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Flashcards in Genetic Engineering Deck (27):

Human manipulation of an organism's DNA

Genetic Engineering


Current Methods of Genetic Engineering include recombinant DNA technology (rDNA):

transplanting a gene (trans gene) from one organism to another
-ex. insulin production
-created using molecular cloning


DNA of interest is inserted into a cloning vector.

Molecular Clone


What would you use the final clone for? What kind of experiments would you use it in?

-Use the gene product
-Figure out what gene product does:
*test the biochemistry
*use a model organism
*localize protein with a tag
-Diagnoses of disease, genotype
-Gene therapy
-Make a mutation
-Sequence gene of interest


-a small piece of DNA, taken from a virus, a plasmid, or the cell of a higher organism, that can be stably maintained in an organism, and into which a foreign DNA fragment can be inserted for cloning purposes.
-contains features that allow for the convenient insertion or removal of DNA fragment in or out of the vector, for example by treating the vector and the foreign DNA with a restriction enzyme that creates the same overhang, then ligating the fragments together.

Cloning Vector


General Cloning Strategy

1. Isolate DNA of interest from an organism
2. Cut the DNA with a restriction enzyme
3. Cut the cloning vector with the same restriction enzyme
4. Ligate piece into a cloning vector to make a recombinant DNA molecule
5. Transform the recombinant DNA into a host (like E. coli), the host cell will make identical copies called clones.


Products of restriction enzymes:

Sticky Ends


Relationship between restriction enzymes and ligase:

Opposing roles; Restriction enzymes cut and Ligase seals


A collection of plasmids (clones) in which each plasmid theoretically contains a different piece of DNA.

Genomic Library


General Steps to make a Genomic Library

1. DNA gets extracted from an organism of interest
2. DNA is then cut up into small pieces using restriction enzymes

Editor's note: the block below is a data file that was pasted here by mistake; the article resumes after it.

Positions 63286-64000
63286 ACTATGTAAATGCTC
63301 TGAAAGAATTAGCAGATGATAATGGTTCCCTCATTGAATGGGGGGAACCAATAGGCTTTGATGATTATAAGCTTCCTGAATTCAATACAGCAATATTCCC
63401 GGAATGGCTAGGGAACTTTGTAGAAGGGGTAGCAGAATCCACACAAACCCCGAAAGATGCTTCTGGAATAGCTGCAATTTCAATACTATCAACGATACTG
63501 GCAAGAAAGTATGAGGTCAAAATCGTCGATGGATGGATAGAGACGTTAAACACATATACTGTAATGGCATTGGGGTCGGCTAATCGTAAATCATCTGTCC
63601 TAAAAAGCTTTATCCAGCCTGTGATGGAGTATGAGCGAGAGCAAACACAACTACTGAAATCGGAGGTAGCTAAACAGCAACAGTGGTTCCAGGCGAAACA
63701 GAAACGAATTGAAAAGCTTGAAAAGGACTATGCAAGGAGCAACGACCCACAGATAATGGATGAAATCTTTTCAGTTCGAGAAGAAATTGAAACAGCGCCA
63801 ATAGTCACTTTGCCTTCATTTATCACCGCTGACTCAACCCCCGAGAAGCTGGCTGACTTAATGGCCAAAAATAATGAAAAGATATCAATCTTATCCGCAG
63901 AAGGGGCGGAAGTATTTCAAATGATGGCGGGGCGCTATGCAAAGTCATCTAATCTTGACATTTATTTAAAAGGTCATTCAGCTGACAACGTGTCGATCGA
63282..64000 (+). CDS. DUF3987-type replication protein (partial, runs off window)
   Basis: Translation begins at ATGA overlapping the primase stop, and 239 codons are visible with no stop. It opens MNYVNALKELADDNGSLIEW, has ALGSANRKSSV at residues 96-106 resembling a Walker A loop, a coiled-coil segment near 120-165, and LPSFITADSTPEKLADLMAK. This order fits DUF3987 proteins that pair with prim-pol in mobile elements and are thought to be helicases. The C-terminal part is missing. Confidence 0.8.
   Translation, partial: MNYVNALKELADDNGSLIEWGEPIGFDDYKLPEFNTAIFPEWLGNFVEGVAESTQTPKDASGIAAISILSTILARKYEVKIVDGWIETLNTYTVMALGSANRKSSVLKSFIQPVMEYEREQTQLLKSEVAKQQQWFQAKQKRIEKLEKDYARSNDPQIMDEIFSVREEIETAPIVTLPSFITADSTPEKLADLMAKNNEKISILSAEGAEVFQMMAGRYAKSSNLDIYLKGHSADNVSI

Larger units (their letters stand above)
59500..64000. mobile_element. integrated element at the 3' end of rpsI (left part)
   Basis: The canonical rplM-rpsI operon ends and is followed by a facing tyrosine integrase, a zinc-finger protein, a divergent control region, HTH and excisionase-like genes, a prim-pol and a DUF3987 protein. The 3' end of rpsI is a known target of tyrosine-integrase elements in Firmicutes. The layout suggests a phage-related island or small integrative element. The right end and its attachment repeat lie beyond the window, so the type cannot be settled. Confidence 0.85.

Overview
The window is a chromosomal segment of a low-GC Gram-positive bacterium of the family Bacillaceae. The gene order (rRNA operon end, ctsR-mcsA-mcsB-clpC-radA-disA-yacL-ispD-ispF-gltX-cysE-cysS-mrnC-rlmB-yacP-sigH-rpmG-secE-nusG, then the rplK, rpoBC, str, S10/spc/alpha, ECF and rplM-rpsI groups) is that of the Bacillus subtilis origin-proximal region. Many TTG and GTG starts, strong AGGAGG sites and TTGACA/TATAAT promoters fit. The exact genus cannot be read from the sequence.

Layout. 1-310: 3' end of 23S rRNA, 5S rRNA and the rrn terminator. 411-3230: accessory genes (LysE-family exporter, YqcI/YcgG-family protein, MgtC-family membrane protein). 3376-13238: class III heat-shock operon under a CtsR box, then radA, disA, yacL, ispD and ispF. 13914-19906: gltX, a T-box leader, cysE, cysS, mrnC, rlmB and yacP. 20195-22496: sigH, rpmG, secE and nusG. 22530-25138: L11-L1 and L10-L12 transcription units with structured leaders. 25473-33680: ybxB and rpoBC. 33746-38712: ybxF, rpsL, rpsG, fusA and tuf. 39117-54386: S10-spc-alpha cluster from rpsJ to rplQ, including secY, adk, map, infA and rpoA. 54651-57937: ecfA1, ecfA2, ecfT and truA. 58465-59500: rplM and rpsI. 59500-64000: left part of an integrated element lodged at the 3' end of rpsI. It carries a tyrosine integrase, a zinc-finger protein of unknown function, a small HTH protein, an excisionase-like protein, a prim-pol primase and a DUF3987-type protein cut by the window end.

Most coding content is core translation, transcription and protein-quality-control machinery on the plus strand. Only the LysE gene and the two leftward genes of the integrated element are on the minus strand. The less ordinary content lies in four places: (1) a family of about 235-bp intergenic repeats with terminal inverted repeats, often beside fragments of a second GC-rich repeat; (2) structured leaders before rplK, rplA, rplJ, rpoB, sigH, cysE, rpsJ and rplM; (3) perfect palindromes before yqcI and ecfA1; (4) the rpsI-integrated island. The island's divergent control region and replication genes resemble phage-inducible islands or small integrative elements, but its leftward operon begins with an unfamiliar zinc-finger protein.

3. Each piece gets ligated into cloning vectors
4. Library is formed


Importance of Genomic Libraries

-Can locate a specific sequence
-Assists with diagnostics
-Sequences by "shot-gunning":
*Screens, ie. suppressor screening by transforming a library into a mutant and checking for revertants to the wild type phenotype.


Goal: to find a DNA sequence in a pool of DNA
-Use a DNA probe and Caveat

Screening a Genomic Library


a labeled segment of DNA or RNA used to find a specific sequence of nucleotides in a DNA molecule.
-may be synthesized in the laboratory, with a sequence complementary to the target DNA sequence.

DNA probe


General Steps in making a cDNA Library

1. RNA is extracted from an organism of interest
2. RNA is reverse transcribed into cDNA
3. Each cDNA is cloned into cloning vectors
4. Each library clone theoretically has a different cDNA


Importance of cDNA Librares

-Detects sequence of interest
-Allows you to tell the difference between exons and introns
-Can look for splice variance (Alternative Splicing)


It is DNA synthesized from a mRNA template in a reaction catalysed by the enzymes reverse transcriptase.
-often used to clone eukaryotic genes in prokaryotes.



Amplify a DNA segment of interest.
-example: amplify a portion of DNA to clone into a cloning vector.

PCR--polymerase chain reaction


Uses for PCR

-Organ Matching
-Sequence an entire genome/transcriptome
-quantify a transcript
-Make mutations in a gene of interest
*M vs. F
*++ vs. Mutant
*Diseased vs. Healthy


Measures the increase in the amount of PCR product during the thermal cycling/rxn.
-Measure a specific DNA as it's amplified.
-Therefore, can measure abundance of transcript in a sample.

Real-time PCR aka Quantitative PCR (qPCR)


Reasons for mutagenesis:

-Suppresor mutations ("fix it")
-Study the mutation: see if it's advantageous, identify a disease-causing mutation, identify the "important" amino acid in a polypeptide to understand the role of a particular amino acid in a polypeptide.


2 Major types of mutagenesis; ex) they add Mn+2 instead of Mg+2, which causes Polymerase to have reduced fidelity (will add mistakes)

1. Site Directed Mutagenesis
2. Random Mutagenesis


Intentionally mutate 1 specific nucelotide.
-include primer with single nucleotide change.

Site Directed Mutagenesis


Create random mutations in DNA of interest

Random Mutagenesis


Overall goal: To detect a specific DNA sequence in a sample of DNA
-Used to:
*compare homologous genes
*analyze intron organization
*paternity tests
*diagnostics of diseases
*look for methylated sequences

Molecular Analysis of DNA by Southern Blotting


General Steps of Southern Blotting:

1. Isolate DNA from an organism of interest.
2. Cut DNA using fragments using restriction enzymes
3. Separate DNA fragments with gel electrophoresis
4. Transfer DNA from gel to a membrane ("blot")
*DNA will end up in the same position as it appeared on gel.
5. Incubate blot with labeled probe complementary to DNA of interest.
6. Visualize probe-band with DNA of interest


Example of Southern Blotting: RFLP diagnosis of Sickle Cell Anemia

See notes.


Uses of DNA polymorphisms in genetic analysis

-ex. SNPs
-Differ by nucleotide sequence or number of tandemly repeated nucleotide units.